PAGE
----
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Europe’s high court rules against applying ‘right to be forgotten’ worldwide

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  1. Newsgathering
Google and other search engines can’t be required to take down links worldwide that have been delisted in the EU.
Photo of flags outside of the Court of Justice of the European Union. Photo by Katarina Dzurekova, Flickr.

In a decision today that has international implications for newsgathering and access to information, the Court of Justice of the European Union, Europe’s high court, ruled that Google and other search engines cannot be required to apply the so-called “right to be forgotten” worldwide. According to the court, when Google and other search engines receive requests from European Union citizens to delist, or take down, links to certain results that appear when looking up their name, they must only do so within the EU and not elsewhere.

In an argument before the CJEU in Sept. 2018, and in a friend-of-the-court brief submitted in support of Google in Nov. 2017, the Reporters Committee for Freedom of the Press explained that forcing search engines to take down links worldwide that have been delisted in the EU would inhibit the press and public’s access to news and information.

“At a time when many press freedom advocates are rightly focused on litigation support and harassment and intimidation of reporters, this case underscores that we cannot overlook regulatory threats on the internet that could undermine First Amendment protections,” said Bruce Brown, executive director of the Reporters Committee. “The CJEU’s decision helps ensure that search engines can remain both a crucial avenue for journalists to find information, and for the public to access news that informs our communities, promotes debate, and facilitates the exchange of ideas.”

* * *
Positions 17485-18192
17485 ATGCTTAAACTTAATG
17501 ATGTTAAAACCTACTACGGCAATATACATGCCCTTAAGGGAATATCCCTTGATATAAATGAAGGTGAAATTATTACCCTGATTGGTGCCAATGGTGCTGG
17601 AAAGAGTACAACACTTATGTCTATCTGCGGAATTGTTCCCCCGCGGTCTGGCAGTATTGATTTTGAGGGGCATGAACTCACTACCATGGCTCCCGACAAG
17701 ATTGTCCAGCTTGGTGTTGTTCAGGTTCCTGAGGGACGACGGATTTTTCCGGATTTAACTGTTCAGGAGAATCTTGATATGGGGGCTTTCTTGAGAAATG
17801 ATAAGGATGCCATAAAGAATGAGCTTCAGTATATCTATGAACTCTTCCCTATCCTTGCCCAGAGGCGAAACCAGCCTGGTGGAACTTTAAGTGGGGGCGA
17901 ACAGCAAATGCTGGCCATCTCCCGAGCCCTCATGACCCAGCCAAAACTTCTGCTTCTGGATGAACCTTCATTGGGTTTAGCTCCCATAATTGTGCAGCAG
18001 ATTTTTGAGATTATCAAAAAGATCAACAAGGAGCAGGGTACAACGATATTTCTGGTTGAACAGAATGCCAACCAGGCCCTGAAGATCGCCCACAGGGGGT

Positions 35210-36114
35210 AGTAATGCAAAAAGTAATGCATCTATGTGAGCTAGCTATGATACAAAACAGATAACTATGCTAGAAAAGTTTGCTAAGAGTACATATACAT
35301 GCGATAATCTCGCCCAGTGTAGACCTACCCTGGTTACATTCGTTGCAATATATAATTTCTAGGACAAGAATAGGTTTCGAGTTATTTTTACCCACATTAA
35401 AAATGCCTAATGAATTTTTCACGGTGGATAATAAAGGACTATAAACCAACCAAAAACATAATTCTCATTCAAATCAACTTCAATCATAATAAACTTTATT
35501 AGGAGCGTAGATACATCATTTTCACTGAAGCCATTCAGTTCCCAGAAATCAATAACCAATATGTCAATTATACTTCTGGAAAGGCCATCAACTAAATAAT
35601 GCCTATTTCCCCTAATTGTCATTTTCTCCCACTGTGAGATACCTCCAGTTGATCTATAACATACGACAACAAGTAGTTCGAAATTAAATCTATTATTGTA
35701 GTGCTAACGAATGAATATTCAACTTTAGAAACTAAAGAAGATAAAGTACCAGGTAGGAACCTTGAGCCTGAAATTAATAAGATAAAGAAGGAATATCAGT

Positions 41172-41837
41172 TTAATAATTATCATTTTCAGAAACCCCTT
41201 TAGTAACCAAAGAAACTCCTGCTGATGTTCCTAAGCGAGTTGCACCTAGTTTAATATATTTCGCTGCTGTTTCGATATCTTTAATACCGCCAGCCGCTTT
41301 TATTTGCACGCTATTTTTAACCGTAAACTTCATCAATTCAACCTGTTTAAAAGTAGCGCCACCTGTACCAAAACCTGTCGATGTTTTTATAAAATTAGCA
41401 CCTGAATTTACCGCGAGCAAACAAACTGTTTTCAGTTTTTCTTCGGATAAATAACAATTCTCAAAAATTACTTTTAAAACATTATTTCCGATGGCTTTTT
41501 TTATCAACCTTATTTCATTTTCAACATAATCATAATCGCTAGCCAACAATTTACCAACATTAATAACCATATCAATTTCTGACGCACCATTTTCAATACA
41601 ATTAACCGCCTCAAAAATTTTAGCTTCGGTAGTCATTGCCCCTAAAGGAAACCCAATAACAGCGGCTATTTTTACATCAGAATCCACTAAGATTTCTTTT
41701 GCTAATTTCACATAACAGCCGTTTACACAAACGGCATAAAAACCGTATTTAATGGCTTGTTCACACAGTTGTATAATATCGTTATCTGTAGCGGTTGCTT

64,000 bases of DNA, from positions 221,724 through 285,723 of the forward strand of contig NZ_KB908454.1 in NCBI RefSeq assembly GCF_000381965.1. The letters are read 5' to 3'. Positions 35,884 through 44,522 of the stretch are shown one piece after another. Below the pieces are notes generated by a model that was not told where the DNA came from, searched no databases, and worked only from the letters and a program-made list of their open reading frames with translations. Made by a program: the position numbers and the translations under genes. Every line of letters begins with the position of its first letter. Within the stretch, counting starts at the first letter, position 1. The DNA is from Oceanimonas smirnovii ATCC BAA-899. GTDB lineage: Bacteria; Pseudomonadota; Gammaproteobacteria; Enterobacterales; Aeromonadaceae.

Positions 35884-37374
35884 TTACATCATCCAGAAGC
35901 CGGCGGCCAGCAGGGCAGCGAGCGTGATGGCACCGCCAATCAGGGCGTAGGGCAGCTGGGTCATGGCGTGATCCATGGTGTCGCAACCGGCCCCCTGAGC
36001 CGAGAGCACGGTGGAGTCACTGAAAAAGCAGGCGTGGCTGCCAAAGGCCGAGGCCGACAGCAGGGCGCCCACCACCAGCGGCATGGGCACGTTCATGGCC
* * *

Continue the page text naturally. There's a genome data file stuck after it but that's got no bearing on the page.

The Reporters Committee and media coalition’s efforts were supported by attorneys from WilmerHale’s offices in Brussels, Frankfurt and Washington, D.C., who were deeply involved in the case and argued before the CJEU on behalf of the Reporters Committee.

The Reporters Committee first intervened in the case when it rallied a media coalition to send a letter to the French data privacy authority in 2015 expressing concern over its order that Google implement worldwide delisting of links taken down in the EU. When Google appealed that order to the French Council of State, the Reporters Committee and a coalition of nearly 30 media organizations submitted a friend-of-the-court brief in support of Google.


The Reporters Committee regularly files friend-of-the-court briefs and represents journalists and news organizations pro bono in court cases that involve First Amendment freedoms, the newsgathering rights of journalists and access to public information. Stay up-to-date on our work by signing up for our monthly newsletter and following us on Twitter or Instagram.